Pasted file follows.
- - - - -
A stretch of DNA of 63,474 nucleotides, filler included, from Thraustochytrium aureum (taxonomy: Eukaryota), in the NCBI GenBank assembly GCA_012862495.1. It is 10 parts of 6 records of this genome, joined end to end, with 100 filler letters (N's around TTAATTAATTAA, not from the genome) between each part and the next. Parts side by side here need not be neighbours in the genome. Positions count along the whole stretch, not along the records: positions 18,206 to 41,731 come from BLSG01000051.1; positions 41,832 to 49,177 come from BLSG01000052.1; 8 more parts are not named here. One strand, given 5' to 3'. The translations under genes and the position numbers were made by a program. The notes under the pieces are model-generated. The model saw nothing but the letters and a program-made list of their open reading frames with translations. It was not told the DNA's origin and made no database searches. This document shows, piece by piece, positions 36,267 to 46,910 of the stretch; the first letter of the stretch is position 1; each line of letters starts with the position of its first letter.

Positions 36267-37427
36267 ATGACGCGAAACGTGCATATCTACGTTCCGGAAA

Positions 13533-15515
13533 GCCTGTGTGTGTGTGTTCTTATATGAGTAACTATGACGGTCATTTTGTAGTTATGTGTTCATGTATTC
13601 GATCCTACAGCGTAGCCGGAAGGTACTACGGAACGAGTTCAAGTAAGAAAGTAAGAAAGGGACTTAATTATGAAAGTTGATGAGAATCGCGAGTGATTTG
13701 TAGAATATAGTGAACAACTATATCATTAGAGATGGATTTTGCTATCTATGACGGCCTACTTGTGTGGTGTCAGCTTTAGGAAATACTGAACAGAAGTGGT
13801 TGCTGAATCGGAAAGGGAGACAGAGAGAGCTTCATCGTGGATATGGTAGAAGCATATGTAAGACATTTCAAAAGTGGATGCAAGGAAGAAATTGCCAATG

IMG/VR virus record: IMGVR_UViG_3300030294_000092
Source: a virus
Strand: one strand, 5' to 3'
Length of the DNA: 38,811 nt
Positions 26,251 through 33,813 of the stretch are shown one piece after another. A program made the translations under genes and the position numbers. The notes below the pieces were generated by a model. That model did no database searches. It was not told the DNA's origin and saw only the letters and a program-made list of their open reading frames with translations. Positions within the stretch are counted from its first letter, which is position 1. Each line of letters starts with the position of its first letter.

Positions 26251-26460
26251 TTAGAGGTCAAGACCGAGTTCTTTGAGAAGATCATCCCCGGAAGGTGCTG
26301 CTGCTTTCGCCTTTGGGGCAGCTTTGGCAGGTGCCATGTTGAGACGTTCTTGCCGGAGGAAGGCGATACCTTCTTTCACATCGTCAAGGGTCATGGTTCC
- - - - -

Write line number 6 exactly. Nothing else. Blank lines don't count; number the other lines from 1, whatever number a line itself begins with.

13601 GATCCTACAGCGTAGCCGGAAGGTACTACGGAACGAGTTCAAGTAAGAAAGTAAGAAAGGGACTTAATTATGAAAGTTGATGAGAATCGCGAGTGATTTG